Review: Oti Mabuse – I Am Here
By Jay Darcy
It’s been a while since our last Strictly show. What a return this was! I Am Here, starring Oti Mabuse, has to be the best Strictly show I’ve seen – and one of the best dance shows I’ve seen, period.
Oti is the only professional dancer to have won Strictly Come Dancer twice. The producers probably gave her Bill Bailey so to guarantee she would not win two years in a row – but she did!
Before competing on Strictly, she was a professional dancer on the show’s German version, Let’s Dance. Since Strictly, she has been a judge on The Greatest Dancer, a contestant on Celebrity Masterchef, a host on Boogie Beebies, a presenter on Morning Live, a panelist on The Masked Singer UK, a choreographer and guest judge on Drag Race UK, a judge on Dancing on Ice, a presenter on Romeo & Duet – and the choreographer of the brand-new UK production of The Cher Show (which The Mancunion recently reviewed).
It was amazing getting to finally see my favourite female Strictly dancer onstage. I’ve seen a few Strictly shows since we came out of lockdown. My first one was around this time last year: Giovanni Pernice (my fave male Strictly dancer) and Anton Du Beke’s Him & Me. This was followed by Giovanni’s solo This is Me (where my mother and I were invited backstage to meet him). Soon after, I caught husband-and-wife duo Aljaž Škorjanec and Janette Manrara’s Remembering The Oscars. I had the pleasure of meeting Aljaž and Janette a few years back, alongside Gorka Márquez and Gemma Atkinson.
I am still gutted that I could not make any of the local dates for Johannes Radebe’s Freedom. Managing Editor (News & Current Affairs) Ella Robison interviewed him ahead of the show – and she also covered Kevin Clifton’s Burn The Floor.
Sadly, I cannot make the Manchester date of Here Come The Boys (which stars Graziano Di Prima, Nadiya Bychkova, Nikita Kuzmin, Pasha Kovalev and Karim Zeroual). I was supposed to be seeing it in Bradford tonight but have had to pull out because of the damn rail strikes (which I fully support, for the record – damn the government, not the strikers). However, I did meet Graziano (another one of my faves) after the Fatal Attraction press night – which made up for wasting two and a half hours of my life watching one of the worst things I’ve ever seen…
I’ve also seen Joanne Clifton in The Rocky Horror Show and The Addams Family and her brother, Kevin, in Jeff Wayne’s Musical Version of The War of the Worlds.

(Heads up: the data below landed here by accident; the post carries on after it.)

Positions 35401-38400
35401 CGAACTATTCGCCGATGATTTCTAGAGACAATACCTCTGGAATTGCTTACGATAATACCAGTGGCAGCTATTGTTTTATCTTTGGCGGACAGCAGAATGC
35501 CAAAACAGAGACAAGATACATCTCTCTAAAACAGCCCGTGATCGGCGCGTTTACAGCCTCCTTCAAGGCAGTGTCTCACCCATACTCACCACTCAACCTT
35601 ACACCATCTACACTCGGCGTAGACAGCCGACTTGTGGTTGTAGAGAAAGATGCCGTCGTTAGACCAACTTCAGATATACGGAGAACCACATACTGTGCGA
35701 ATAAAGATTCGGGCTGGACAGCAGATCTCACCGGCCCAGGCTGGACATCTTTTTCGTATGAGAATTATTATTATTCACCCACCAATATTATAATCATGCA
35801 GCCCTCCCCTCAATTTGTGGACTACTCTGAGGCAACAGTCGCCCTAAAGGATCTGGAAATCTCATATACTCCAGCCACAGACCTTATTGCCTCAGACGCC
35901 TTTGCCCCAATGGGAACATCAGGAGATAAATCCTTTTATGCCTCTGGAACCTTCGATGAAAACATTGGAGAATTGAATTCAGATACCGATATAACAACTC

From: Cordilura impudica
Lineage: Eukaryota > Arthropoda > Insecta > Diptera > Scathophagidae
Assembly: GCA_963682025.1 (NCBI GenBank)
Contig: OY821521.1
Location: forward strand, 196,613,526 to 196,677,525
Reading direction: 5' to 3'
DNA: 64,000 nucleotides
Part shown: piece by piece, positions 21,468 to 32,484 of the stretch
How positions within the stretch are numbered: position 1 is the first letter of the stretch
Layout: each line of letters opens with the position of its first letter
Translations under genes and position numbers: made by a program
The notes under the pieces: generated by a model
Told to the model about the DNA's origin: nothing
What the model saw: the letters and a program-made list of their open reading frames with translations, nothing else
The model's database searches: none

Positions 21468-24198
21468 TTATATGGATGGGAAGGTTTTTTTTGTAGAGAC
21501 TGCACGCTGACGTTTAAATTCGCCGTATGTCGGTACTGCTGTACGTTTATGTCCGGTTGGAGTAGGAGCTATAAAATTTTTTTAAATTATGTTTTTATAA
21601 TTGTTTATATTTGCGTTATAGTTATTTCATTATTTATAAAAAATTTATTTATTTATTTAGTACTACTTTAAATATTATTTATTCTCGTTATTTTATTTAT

If it isn’t obvious – I loveee Strictly dancers!
But, enough about the rest – this article is about the one and only Oti! The only person to win Strictly twice, y’all!
Oti is Here
I was excited for the show as soon as I walked in and saw the stage. There were three frames, each smaller than the last, and the smallest frame holding a screen. “I Am Here” was emblazoned on the top of each frame. The show began with the band making an appearance – two at either side of the stage – along with the show’s sensational singer, Natalia Brown.
The ensemble then took to the stage, immediately making it clear that this was going to be a fiery night. Soon after, Oti arrived. She danced for dear life at the top of the platform; she wasted no time in making it clear that this was her show. It was a brilliant number that gripped our attention right from the get-go.
I Am Here differs from most Strictly shows in that it has consistency. They tend to just be dance revues, with random scenes – from the Wild West to the West Wing (I’ve just made that up, but you get the point) – transporting you from place to place, and scene to scene, with no common thread.
I Am Here, meanwhile, tells a story: Oti’s story. It is the story of her life, and how she got to where she is. More interestingly, though – the show did not begin with her childhood, rather, it began today and took us back in time over the course of the show.
It, of course, began with Strictly Come Dancing – the show that made Oti. Oti mentioned Danny Mac (the pair were runner-ups back in 2016) and then recreated their iconic samba to Sergio Mendes’ ‘Magalenha’ – complete with backing dancers. The sexy Steven Woods took the place of Mac.
We were then taken a few years back in time to Oti’s time in Germany, where she met Romanian dancer Marius Iepure – her now-husband. To our delight, Iepure was, in fact, one of the show’s dancers! The pair then did a beautiful, slow dance – a tonal shift, but a nice change after the fiery start.